Deleting Shared Records

Is there a way for a procedure to delete a quantity of records in a shared database other than looping through them for a one by one delete?

I have a large, shared database that needs to archive a few thousand records every month, then remove them from the active file. It can be converted to single user, delete the records all at once and then be reshared, but this is a lot for the office staff to handle. As far as I know, there’s no way to programmatically accomplish that.

I did come up with a procedure to handle it while the file is shared and loop through all the deletions during off-hours, but it always errors out after deleting a few hundred. The error is that the server is no longer available, although it is, and the file claims to be connected.

This capability was added to Panorama X a year or so ago.

I would recommend this approach for an application like this. There’s a reason Panorama doesn’t make it easy to delete large numbers of records from a shared database. In order to enable synchronization, Panorama has to keep a record of every record that has ever been deleted. To do that, it keeps a list of all deleted records. In your application, this list will soon contain tens of thousands of items, maybe over a hundred thousand items in a year or so. The server will have to go thru this list every time a client syncrhronizes, so synchronization will gradually get slower and slower.

When you do a new generation that includes the data component, this isn’t necessary. When a new generation happens, the list of deleted records (if any) is cleared out. This is possible because in the first synchronization after a new sharing generation, all clients will re-download the entire data set, not just updated records. If you need a further refresher, I did cover how deletion of shared records work in the Panorama Server Deep Dive videos, I think in Part 3 but possibly Part 2. I don’t think I covered automating the process however, because I don’t think that was available yet. But you should have no trouble with the documentation page I linked to above.

So my recommendation would be to create a monthly Archive procedure that starts a new generation, archives and deletes the old records, then uploads the new generation. All of this can proceed automatically, however, the other users will need to disconnect from the database while this is happening (if they don’t, the procedure will stop with an error, then re-run after making sure everyone else has closed and/or disconnected from the database). But the entire process of new generation/archive/delete can be fully automated so that one click initiates the entire process.

'Tis amazing how every solution to a problem creates a new problem. lol.

Now it will be on you to get everyone to remember to close out of Panorama. Experience says that this may be challenging.

Another issue is the assumption that everyone is a good player. It is not unheard of that someone may “leave” a company (i.e. be escorted out) and if he/she gets wind of that pending event, they might “do something” before they leave.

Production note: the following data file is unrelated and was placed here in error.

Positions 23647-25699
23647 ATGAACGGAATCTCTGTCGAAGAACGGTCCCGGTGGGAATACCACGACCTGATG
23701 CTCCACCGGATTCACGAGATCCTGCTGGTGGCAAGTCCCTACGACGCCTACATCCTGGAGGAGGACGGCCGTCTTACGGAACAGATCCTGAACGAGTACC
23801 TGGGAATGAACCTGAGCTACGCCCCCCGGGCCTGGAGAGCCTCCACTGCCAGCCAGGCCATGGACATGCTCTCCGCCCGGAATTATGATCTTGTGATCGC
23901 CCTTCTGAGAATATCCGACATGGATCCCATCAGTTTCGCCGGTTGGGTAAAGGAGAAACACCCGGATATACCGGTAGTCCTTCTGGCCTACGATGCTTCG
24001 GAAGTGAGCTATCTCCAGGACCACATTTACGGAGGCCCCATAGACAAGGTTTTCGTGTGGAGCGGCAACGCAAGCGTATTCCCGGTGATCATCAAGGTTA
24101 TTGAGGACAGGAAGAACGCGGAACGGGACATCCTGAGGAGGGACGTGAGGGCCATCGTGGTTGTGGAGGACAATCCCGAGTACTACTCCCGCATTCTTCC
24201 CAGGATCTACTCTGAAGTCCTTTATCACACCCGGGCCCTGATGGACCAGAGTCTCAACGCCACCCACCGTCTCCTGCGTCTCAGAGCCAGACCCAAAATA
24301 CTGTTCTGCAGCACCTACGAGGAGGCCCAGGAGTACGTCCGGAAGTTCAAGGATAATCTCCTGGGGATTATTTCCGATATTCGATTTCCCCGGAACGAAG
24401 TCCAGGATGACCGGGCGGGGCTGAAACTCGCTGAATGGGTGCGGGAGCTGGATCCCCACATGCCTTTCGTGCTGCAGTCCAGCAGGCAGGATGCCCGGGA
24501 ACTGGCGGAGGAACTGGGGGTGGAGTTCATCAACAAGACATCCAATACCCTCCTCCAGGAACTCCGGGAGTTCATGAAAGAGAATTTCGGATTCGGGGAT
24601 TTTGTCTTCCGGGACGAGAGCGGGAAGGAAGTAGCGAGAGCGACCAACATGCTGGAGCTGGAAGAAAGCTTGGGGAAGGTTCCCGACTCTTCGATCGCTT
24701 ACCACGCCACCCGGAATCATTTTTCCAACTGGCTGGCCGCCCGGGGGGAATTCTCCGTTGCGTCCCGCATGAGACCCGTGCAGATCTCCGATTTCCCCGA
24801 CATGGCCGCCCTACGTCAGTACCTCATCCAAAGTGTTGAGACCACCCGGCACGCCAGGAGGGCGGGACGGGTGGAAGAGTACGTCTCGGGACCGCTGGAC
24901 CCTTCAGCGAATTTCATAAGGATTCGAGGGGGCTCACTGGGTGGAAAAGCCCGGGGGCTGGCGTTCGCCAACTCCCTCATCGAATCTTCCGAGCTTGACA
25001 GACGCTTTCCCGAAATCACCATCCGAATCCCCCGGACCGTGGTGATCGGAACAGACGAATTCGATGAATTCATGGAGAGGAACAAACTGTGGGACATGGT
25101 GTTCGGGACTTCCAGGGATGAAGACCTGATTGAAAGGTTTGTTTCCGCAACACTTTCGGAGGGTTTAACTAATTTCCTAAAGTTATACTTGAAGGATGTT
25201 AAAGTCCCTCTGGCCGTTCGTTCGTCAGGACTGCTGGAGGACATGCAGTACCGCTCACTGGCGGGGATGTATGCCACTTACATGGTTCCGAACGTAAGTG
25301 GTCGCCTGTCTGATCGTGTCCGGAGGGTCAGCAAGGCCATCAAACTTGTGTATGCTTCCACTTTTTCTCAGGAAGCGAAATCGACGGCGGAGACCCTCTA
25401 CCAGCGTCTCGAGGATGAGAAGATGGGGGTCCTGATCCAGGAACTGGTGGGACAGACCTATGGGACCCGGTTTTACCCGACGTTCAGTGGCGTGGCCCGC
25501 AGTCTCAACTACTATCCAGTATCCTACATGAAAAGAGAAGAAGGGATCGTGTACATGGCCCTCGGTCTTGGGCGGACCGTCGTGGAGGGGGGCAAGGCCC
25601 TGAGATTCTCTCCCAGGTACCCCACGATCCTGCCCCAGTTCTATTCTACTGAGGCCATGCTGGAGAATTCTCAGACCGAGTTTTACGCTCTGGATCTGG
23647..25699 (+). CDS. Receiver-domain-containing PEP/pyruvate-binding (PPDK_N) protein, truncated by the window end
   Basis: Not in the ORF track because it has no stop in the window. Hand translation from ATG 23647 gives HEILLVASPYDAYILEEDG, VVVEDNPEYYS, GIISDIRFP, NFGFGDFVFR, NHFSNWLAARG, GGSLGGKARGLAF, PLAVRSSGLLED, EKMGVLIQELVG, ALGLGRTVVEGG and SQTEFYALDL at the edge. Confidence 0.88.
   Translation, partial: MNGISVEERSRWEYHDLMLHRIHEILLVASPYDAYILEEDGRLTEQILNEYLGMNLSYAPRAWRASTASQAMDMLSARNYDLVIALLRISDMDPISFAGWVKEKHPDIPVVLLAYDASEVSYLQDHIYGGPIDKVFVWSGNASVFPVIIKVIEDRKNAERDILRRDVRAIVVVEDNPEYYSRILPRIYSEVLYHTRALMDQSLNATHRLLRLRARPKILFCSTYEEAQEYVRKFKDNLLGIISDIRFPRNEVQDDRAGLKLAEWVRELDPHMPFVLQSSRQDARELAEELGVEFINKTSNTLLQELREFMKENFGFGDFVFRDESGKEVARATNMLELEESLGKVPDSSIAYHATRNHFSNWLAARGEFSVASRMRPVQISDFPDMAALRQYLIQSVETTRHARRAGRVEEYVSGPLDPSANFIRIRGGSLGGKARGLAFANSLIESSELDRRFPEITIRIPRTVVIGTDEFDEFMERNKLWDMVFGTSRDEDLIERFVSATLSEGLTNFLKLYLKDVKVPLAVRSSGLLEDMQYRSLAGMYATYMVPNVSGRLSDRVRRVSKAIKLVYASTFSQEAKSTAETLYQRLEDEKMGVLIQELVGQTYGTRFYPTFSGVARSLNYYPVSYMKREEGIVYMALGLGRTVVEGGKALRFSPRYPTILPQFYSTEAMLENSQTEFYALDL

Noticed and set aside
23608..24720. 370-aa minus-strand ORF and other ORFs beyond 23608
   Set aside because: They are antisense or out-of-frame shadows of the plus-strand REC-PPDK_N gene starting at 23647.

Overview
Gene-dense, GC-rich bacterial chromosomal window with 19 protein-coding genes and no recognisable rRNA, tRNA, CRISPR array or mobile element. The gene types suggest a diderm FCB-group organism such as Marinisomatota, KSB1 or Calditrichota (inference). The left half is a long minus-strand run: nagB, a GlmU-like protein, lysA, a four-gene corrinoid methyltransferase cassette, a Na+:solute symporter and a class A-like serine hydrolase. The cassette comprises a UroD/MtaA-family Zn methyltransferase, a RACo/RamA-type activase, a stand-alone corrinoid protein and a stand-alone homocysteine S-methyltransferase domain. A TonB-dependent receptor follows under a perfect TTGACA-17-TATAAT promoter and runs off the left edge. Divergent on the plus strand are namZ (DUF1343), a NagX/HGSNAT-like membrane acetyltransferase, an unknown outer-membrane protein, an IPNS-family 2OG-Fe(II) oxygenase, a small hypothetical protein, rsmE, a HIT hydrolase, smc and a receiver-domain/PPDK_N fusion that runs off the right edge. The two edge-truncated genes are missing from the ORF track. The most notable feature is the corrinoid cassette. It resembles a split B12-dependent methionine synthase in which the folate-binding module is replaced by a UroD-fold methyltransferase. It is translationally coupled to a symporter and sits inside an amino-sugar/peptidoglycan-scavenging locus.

In the olden days, the word was, you never wanted to be invited to lunch by your boss. Because while you were out of the office … . That happened to me in '70 at Crown Zellerbach. I was invited to lunch and my desk was locked up when I returned. I told the supervisor I had been working on a common report (COBOL - punched cards) and it would be wise for him to allow me to put the card stack back together before I left, which I did; because I’m usually a good guy.

But a definite part of the design of my tutor hours tracking program for a community college was making sure a student, doing data entry with the ability to edit records, couldn’t also delete - accidentally or on purpose - a whole bunch-o-records. You don’t want that action to be easy in a shared environment.

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Shared databases in Panorama 6 worked the same way, but there was no way to automate it.

Usually? C’mon Paul, I think you are always a good guy :100:

Thanks Jim. This certainly looks like the solution we needed.

We don’t have need to worry about “bad” actors because the process starts with asking for a password that is only available to a select few. The next step is to save a backup copy of the entire file.

It includes a check for connected users. Sessions can be terminated, (manually only, as far as I know) so we can get by that obstacle as well.

And it will surely beat the speed of loops to delete.

The good news is that it works, but with a few caveats…

After selecting the desired records and archiving them, this is the part of the procedure that deletes records and updates the server

startnewdatabasegeneration initializedictionary("COMPONENTS","data","NOTES","Monthly Archive")
uploadnewdatabasegeneration ""

It’s easy enough to do my own check ahead of time, but if others are connected, it fails silently. There is no error reported. I’d love to be able to procedurally terminate sessions.

On any error, the display at the top of the Datasheet gets stuck with the Uploading to Server message and the database becomes Read Only. Selecting, closing and re-opening, or other actions don’t always get it to refresh but its popup menus continue to work and perform actions…
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Manually running a New Generation for Procedures did cause it to refresh and return to read/write. I am able to correct it with Connect to Server when that choice is available.

If using startnewdatabasegeneration solely for procedures, the progress bar comes up and at the end of the process I get notified that it was completed. However, the bottom of the procedure window consistently shows an error: “New Generation has not been initiated.”